1. Concrete experience is learning through emotional experience. Some students learn best from emotional involvement in good examples and through discussion with others. They often have difficulties with generalization in the sense that every learning experience is perceived as unique.

  2. Reflective observation is learning through looking and listening. These students tend to prefer lectures and they are not too fond of discussions with others. This group of students generally profits from a variety of subject area settings and a variety of teachers from different disciplines.

  3. Abstract conceptualization is learning through thinking and analyzing. Students tend to be more interested in “theories” than people and prefer learning situations where theories and systematic analyzing are emphasized.

  4. Active experimentation is learning through experimenting and testing. Students tend to learn best from experimental activities in a small group setting and believe lectures are too passive settings.

Each of Kolb’s suggested components in the learning process is necessary to the proper achievement of learning. Each of the four learning styles represents an ability, which a student may possess to a greater or lesser extent. A well-organized study programme should then take into account these aspects when offering students learning opportunities. Students who tend to rely more on reflection and abstract thinking need to have more experience and experimentation opportunities, and vice versa. The Internet-based learning environment should be able to offer these varieties of learning activities.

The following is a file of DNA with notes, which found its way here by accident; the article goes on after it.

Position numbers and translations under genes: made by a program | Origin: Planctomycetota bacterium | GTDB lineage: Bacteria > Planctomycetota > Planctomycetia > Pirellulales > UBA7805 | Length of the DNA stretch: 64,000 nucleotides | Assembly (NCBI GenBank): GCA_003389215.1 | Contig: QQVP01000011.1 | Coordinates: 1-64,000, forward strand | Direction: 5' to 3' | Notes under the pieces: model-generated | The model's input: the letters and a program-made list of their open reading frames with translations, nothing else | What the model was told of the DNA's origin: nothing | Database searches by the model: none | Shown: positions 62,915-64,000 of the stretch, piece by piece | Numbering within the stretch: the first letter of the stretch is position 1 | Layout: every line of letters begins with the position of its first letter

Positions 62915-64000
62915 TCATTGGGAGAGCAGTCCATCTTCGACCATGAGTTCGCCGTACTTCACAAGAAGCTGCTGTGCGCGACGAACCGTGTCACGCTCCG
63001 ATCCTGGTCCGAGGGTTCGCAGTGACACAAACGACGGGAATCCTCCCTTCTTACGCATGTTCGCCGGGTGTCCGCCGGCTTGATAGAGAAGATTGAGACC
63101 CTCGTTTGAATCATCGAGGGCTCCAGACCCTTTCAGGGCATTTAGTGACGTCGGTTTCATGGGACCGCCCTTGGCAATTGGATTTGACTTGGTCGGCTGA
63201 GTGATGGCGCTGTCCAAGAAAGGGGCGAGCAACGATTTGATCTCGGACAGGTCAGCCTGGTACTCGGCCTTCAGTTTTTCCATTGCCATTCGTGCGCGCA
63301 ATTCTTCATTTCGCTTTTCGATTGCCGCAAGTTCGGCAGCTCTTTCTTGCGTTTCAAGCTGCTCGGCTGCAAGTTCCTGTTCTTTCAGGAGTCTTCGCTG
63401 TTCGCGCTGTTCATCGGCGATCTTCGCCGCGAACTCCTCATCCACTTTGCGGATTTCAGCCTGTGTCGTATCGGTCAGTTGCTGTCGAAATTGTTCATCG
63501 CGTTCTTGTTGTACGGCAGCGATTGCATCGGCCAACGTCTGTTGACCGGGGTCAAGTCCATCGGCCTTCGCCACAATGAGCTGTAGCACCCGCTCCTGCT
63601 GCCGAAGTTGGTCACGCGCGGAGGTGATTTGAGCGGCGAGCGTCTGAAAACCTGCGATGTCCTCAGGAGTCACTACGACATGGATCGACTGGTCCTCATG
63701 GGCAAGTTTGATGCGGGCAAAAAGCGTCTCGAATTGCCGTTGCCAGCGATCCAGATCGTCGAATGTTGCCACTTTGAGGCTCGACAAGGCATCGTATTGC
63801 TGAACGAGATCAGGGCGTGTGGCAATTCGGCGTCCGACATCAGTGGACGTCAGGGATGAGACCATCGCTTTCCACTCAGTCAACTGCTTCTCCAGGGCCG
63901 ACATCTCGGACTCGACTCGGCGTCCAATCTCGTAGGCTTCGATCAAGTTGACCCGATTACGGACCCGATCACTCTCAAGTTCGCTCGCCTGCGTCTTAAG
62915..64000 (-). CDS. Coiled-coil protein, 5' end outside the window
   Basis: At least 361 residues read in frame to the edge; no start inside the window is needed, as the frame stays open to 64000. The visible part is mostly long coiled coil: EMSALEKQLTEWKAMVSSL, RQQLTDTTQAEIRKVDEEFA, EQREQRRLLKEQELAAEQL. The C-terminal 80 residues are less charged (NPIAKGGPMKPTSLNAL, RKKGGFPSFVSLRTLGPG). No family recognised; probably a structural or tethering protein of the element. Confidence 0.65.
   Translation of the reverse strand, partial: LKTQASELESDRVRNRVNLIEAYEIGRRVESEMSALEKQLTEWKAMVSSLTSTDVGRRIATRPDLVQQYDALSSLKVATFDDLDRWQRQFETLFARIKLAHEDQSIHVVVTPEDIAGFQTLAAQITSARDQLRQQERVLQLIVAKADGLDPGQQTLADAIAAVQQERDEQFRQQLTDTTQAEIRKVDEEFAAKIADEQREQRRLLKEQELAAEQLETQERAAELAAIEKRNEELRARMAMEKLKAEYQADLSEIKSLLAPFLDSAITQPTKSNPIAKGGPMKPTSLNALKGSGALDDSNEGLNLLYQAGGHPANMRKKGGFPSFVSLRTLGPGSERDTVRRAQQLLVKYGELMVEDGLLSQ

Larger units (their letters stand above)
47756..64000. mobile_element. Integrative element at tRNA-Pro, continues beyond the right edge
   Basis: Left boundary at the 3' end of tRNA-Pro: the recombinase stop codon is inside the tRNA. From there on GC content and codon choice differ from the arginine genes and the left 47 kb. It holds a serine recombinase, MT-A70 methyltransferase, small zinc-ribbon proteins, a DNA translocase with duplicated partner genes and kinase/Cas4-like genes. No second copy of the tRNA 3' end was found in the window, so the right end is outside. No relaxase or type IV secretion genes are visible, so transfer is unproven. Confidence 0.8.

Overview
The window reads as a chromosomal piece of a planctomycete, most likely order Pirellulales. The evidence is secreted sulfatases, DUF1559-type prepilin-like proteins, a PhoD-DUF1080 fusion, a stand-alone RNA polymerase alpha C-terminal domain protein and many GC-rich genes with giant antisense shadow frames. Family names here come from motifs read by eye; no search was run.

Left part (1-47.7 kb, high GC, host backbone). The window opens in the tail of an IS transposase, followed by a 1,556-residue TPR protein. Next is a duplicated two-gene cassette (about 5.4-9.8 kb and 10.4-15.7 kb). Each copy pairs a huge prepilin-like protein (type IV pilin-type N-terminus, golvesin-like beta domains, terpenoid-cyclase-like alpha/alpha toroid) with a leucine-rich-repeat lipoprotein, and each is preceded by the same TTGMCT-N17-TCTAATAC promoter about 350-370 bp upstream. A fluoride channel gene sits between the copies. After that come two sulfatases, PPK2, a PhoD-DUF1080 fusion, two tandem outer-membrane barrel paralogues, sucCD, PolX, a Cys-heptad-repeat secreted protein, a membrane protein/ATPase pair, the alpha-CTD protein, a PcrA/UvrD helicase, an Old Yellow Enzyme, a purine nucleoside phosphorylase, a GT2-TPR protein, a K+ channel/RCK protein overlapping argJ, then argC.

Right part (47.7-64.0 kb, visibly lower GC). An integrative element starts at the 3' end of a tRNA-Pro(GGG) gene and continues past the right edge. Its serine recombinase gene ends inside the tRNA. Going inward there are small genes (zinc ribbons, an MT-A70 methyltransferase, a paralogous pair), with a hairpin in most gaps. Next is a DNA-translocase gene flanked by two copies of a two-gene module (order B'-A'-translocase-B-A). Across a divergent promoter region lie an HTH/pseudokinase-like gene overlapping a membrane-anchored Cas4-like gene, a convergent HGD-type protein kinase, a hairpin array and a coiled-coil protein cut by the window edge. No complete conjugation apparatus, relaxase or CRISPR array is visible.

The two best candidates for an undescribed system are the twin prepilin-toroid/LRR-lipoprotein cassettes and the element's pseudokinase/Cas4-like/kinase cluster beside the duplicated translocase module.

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As a classroom tool, the computer has captured the attention of the education community. This versatile instrument can store, manipulate, and retrieve information, and it has the capability not only of engaging students in instructional activities to increase their learning but of helping them to solve complex problems to enhance their cognitive skills (Jonassen & Reeves, 1996). Generally, three objectives are distinguished for the use of ICT in education (Plomp, Ten Brummelhuis, & Rapmund, 1996): the use of ICT as an object of study, the use of ICT as an aspect of a discipline or profession; and the use of ICT as a medium for teaching and learning. The use of ICT in education as object refers to learning about ICT, which enables students to use ICT in their daily life. The use of ICT as aspect refers to the development of ICT skills for professional or vocational purposes. The use of ICT as medium focuses on the use of ICT for the enhancement of the teaching and learning process (Drent, Meelissen, 2007). It is a fact that teachers are at the centre of curriculum change and they control the teaching and learning process. Therefore, they must be able to prepare young people for the knowledge society in which the competency to use ICT to acquire and process information is very important (Plomp et al.,1996).